A challenge facing the food and beverage industry is tracking retail sales as the market becomes increasingly fragmented and competitive.
“With the changing retail landscape, measuring consumption is not as simple as it used to be,” said George Zoghbi, chief operating officer of the US commercial business for the Kraft Heinz Co.
During an Aug. 3 earnings call he was asked about Nielsen data showing sales volume down for snack nuts, shelf-stable juices, coffee and powdered beverages. He said the Nielsen data mentioned were covering traditional retail outlets and some mass merchandisers and club stores, but the data were not covering hard discounters, some big club players and almost the entire e-commerce channel. E-commerce sales at Pittsburgh-based Kraft Heinz, although they make up about 1 percent of total sales, are growing at a 60 percent rate, he said.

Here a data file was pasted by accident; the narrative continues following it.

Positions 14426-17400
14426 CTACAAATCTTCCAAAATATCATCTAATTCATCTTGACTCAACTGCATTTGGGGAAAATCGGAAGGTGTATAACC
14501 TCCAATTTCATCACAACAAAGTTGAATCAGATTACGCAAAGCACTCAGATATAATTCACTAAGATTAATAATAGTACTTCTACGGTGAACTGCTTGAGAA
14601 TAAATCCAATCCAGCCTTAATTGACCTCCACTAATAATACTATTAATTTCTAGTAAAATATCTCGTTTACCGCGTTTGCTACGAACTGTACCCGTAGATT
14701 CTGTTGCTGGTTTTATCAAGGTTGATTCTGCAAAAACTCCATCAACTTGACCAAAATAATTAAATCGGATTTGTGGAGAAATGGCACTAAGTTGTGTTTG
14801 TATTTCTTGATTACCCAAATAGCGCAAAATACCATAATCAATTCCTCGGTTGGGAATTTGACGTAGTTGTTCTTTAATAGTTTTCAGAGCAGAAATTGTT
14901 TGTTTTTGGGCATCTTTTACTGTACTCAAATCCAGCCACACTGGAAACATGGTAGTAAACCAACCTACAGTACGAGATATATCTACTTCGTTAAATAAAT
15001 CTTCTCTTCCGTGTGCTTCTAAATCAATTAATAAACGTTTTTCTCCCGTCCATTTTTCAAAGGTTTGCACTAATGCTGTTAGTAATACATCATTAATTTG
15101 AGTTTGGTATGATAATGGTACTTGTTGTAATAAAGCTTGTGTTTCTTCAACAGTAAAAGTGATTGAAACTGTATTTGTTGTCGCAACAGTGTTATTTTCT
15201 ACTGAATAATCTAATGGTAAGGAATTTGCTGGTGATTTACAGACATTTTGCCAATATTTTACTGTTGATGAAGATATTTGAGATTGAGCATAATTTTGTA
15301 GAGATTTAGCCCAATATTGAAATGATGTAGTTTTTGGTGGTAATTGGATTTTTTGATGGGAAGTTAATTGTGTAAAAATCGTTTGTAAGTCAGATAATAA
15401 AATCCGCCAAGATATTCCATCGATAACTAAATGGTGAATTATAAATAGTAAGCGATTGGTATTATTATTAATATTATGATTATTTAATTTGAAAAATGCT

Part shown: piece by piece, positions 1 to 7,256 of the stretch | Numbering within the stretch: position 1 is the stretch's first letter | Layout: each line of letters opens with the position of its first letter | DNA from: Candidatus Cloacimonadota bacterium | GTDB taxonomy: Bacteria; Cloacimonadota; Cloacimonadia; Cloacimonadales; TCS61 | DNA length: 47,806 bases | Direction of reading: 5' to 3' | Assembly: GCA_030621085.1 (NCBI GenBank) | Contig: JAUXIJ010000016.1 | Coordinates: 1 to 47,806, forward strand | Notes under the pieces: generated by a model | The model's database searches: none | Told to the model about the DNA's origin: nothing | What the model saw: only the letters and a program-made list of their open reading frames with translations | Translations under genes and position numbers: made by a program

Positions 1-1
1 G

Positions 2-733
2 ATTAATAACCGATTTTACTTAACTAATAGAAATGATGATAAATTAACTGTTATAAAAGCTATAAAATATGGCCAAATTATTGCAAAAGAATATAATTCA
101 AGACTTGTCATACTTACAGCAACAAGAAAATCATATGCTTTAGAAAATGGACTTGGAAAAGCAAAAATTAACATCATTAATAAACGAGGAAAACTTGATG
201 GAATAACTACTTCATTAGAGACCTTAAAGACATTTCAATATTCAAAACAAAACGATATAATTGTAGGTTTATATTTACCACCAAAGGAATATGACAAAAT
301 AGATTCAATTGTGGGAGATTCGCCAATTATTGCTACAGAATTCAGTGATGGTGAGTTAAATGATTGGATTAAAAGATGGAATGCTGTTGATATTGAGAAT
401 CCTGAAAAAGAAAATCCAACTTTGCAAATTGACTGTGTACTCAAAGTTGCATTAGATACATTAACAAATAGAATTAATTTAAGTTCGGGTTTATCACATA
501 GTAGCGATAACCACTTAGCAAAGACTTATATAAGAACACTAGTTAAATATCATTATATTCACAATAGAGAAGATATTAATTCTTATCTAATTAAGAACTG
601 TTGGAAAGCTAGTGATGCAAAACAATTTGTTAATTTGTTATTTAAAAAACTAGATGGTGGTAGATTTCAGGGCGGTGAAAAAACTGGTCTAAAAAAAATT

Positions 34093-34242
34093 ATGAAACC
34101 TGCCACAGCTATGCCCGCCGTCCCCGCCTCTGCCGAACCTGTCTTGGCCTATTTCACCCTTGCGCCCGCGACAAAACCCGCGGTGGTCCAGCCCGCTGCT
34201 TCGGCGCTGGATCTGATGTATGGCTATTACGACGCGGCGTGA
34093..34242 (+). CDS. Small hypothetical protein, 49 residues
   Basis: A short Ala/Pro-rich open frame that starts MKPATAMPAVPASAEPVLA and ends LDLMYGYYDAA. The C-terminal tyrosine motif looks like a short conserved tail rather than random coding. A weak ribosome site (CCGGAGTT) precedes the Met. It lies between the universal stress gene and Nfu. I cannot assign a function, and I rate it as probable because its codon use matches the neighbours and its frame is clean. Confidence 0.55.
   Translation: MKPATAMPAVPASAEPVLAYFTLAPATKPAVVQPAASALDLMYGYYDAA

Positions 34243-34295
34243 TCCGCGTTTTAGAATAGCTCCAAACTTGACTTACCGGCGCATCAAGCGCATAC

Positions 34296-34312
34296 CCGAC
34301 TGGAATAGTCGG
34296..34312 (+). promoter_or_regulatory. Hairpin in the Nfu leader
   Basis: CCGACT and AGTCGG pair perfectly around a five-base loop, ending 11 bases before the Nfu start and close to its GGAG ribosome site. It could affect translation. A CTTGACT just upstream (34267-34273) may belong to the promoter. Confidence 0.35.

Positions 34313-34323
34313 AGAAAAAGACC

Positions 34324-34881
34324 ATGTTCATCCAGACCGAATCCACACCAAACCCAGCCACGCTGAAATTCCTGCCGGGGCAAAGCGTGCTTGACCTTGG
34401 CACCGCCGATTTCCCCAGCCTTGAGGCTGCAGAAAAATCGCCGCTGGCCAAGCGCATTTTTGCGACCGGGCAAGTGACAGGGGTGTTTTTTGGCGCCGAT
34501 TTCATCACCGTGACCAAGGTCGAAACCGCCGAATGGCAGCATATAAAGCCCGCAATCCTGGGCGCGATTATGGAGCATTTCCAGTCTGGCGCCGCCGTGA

US retail ground coffee sales were $9,451 million in the 52-week period ended July 9, down 0.3 percent from the previous 52-week period, according to IRI data covering supermarkets, drug stores, mass market retailers, military commissaries, and select club and dollar retail chains.
“We do not see in-store growth returning here in the foreseeable future,” Gagliardi said of overall consumer packaged goods. “In fact, we largely believe, especially when it comes to food, that most of the sales that are happening on-line are cannibalizing the in-store sales.”
New York-based Nielsen estimates e-commerce sales make up about 8 percent of total consumer packaged goods sales, said Jordan Rost, vice president of consumer insights.
“I think where we have seen some of the early developments with food and beverages in particular are with center-store categories, generally the packaged foods,” Rost said. “We see particular development in the snacking categories — so nuts, crackers, snack bars.”
He added, “The brick-and-mortar trajectory is still trending downward, and e-commerce is growing so fast.”